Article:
Juan Soto, who turned 22 in October, finished the 2020 campaign with the highest batting average in the National League (.351; second-highest in the majors), MLB’s highest OBP, (.490), highest SLG (.695), highest wOBA (.478), highest wRC+ (200), the fifth-most walks (41), and the highest BB% (20.9%) in the 47 games and the 196 plate appearances he had in the 60-game season, after starting a little late following a positive test for COVID-19 on the morning of the season opener.
In addition, Soto, in his third season, had the league’s 10th lowest O-Swing% (“Swings at pitches outside the zone/pitches outside the zone,” per Fangraphs) at 21% (one spot behind Anthony Rendon on the season; 20.8%, and not too far behind Cavan Biggio’s MLB-low 16.3% O-Swing%).
Soto saw the seventh-lowest percentage of pitches in the zone overall as well (37.2% Zone% - Pitches in the strike zone / Total pitches); and saw the second-lowest number of first-pitch strikes (49.5% F-strike% - First pitch strikes/PA). Put simply, the kid’s got preternatural strike zone awareness. Pitchers are afeared. But we knew this.
Knowing it and seeing it up close though?
Josh Harrison joined the Nationals right before the delayed start to the 2020 campaign, and he got to see Soto up close over the course of the truncated season.
He told Sirius/XM MLB Network Radio hosts Casey Stern and Ryan Spilborghs this week that he came away with an increased appreciation for just how talented Soto really is, at just 22.
“When I first signed there,” Harrison said, “... he was still waiting to be cleared to play. I had only seen him playing against him or either the World Series. Guys tell me right away like just wait till you see him, I’m like, ‘Man, I’ve seen him, I know he’s impressive, I’ve kept up with him,’ it’s like, ‘No, just wait till you get a chance to see him every day.’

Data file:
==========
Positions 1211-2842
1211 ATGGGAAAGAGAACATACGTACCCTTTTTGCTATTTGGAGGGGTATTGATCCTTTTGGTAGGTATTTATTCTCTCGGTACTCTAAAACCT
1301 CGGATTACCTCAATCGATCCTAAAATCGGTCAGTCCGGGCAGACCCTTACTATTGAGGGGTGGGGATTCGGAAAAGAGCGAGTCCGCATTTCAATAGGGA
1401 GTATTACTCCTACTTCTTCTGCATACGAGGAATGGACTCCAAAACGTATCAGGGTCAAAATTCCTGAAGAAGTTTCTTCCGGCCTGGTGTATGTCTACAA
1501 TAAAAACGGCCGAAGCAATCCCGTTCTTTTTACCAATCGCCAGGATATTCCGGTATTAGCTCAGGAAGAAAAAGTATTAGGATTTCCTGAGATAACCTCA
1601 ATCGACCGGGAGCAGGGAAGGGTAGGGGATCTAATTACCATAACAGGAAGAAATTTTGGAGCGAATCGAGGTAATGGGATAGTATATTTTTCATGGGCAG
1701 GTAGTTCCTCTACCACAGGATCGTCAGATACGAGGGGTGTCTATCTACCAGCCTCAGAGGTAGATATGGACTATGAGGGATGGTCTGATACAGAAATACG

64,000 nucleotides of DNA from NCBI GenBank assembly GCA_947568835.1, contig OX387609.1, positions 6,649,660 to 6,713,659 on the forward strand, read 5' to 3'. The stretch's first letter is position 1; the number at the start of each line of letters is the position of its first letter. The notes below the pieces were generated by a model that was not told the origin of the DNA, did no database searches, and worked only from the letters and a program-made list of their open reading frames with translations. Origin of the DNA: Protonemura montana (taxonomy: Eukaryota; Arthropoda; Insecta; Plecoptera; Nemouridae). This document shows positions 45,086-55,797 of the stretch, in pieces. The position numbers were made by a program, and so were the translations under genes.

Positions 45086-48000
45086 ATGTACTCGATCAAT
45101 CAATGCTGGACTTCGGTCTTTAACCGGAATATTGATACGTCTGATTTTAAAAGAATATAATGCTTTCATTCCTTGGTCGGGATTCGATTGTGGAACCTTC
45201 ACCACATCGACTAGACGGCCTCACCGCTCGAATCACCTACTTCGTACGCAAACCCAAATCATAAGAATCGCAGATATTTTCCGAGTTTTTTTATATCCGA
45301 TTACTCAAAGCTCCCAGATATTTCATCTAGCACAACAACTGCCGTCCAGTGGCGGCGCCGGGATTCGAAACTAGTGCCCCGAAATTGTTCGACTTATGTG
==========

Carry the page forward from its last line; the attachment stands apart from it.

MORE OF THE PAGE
“And it literally took maybe three games for me to say, ‘Okay, I knew he was good, knew he was special, but...’ it literally solidified it. It honestly solidified it, his first day back was like an intra-squad day where we didn’t have a game due to some cancellations, and just seeing him hop right in the box after missing time, I was like, ‘Yeah, this kid is special.’ And it feels weird calling him a kid because at the end of the day he’s in the locker room with a bunch of old men, he’s very mature for his age.
“But you can tell right away that his plan at the plate, his swing, everything about it, he’s a guy that ... you give him some time he’s going to year after year he’s going to be arguably one of the best hitters.”
Soto told reporters after the final game of the year back in September he was most proud of the patience he showed at the plate this season, when asked to pick one thing from his campaign that stood out for him.
“I’ve been really proud about being patient and taking my walks, because they’ve been walking me a lot,” Soto explained.
What one thing stood out about Soto for Harrison?
“He’s stubborn,” the 33-year-old, 10-year veteran said.
“A lot of it as you mention, taking those pitches, he knows the zone. And where most of us might take a pitch that we know is a ball with two strikes and they ring you up, he don’t care. You can ring him up, he’s going to tell you, ‘Hey, that was a ball.’ He doesn’t deviate from his plan of wanting to swing at strikes.
“I remember talking to our hitting coach at one point during the season, Kevin Long, and he had [thrown] out a stat saying [Soto] had seen maybe like 120 pitches that were like one ball off the plate, and whether it’s one ball, up, down, in, out.
“He’s like, “How many pitches you think he swung at?’ I think he swung at six.”
“And that right there was like, he knows the zone. He knows what he wants to swing at.
“Granted we’re human, he’s going to swing at certain pitches to protect here and there, but I’ve seen him get rung up on pitches that are borderline that other guys are going to swing to foul off and he’s like, ‘No, that’s a ball, I’m walking.’ You leave a lot up to the umpire to call it, but I even think they respect him and say, ‘Yeah, this guy really does have an understanding of the strike zone,’ and he’s one guy that he’s going to tell you, ‘No, that’s not a strike, that’s a ball.’ And he’s not going to take it outside of his approach, his plan, because if you watch him in the cage, there’s a purpose with everything that he does when he’s doing his routine, about where he wants to make contact, where the pitch is located on the plate.
“So getting to see that from a 22-year-old was very encouraging to see that. Not only is he blessed, he’s gifted with the talent, but he puts in the work.”